Kansas City’s top political tough guy shed a tear on TV Sunday morning.
Political consultant Jeff Roe, who is managing Ted Cruz’s presidential campaign, was featured on Fox News Sunday’s “power player” segment, a show-closing bit that generally features host Chris Wallace giving a flattering interview of a news maker.
This week was a little tougher, although still mostly friendly. Wallace called Roe “ruthless” and included a clip from his Axiom Strategies’ video promising bare-knuckled performance for its clients.
Are you, Wallace asked Roe, really ruthless?
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“Your entire life is under is going to go under the microscope (as a candidate),” Roe said. “And I think people want someone with them that will ruthlessly defend them. … Ruthless, the context of it to me is it’s just all in.”
Wallace described Roe’s operation as particularly sophisticated at analyzing data and using it to target phone calls and other campaign messages that hit the ideas most likely to resonate with a particular voter.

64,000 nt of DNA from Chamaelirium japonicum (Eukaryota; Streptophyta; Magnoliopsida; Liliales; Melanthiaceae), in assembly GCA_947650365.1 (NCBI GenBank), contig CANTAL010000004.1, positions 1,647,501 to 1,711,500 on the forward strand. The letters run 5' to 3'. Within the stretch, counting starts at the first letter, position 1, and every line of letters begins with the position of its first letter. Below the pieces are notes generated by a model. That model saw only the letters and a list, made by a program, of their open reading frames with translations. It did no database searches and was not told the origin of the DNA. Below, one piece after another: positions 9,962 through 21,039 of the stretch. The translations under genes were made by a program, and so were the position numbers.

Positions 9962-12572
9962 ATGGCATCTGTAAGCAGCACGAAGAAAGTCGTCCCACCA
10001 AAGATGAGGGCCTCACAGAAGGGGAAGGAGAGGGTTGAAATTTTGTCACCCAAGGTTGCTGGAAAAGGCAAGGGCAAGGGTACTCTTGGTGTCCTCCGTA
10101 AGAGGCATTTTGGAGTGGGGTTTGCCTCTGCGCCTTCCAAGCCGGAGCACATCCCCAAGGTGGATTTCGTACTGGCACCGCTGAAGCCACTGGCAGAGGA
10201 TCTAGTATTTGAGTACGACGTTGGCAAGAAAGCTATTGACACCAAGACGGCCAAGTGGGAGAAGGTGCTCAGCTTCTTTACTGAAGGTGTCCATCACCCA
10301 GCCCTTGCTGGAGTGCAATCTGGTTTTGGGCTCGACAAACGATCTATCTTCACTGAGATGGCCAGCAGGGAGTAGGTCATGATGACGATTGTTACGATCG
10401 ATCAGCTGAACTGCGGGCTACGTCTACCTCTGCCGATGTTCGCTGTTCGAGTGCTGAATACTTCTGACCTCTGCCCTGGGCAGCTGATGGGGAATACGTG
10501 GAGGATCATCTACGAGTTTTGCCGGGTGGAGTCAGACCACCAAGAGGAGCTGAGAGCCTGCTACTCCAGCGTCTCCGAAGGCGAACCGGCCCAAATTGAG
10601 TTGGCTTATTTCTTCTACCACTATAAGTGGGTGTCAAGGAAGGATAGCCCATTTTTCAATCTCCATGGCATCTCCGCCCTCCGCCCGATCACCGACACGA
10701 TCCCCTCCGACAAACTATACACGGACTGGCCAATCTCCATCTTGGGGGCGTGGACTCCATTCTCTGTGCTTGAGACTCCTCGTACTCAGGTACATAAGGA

That data, Roe said, is making clear why Cruz is running near the top of so many polls in the Republican primary.
“Scrape all the social media messages. Scrape all the nightly analytics. ... ‘Strong, Christian, conservative, leader’ are the big words that we’ve found.”
Wallace did raise Roe’s controversial history, noting that he’d produced commercials attacking former Mayor Kay Barnes’ support of gay rights as reflecting “San Francisco values” when she ran for Congress.
Likewise, Cruz has suggested that Donald Trump isn’t truly conservative as a Manhattan businessman more in line with “New York values.” That line in the last Republican debate gave Trump the chance to invoke how the city rebounded after the Sept. 11,2001, attacks. Some saw it as a win for Trump.
On the Sunday show, Roe said he saw nothing distinctive that grouped the Barnes attack with the line Cruz deployed against Trump.
“It’d be hard pressed to find a campaign that doesn’t talk about values,” he said.
Wallace also noted that four years ago in a Senate primary, Roe worked for a Cruz opponent and crafted an ad that questioned his patriotism by representing a company with ties to China.
Finally, Wallace asked if Cruz could win the presidency.
“Oh. we’ll win. ... We will win because it is hard to stop the movement that has chosen him to be the leader.
“We have millions of people that are donating to the campaign. That’s big stuff.”
“You’re getting emotional,” Wallace noted while Roe teared up.
“It’s important,” Roe said. “Who runs our country is important. And this is an honor to lead with him.”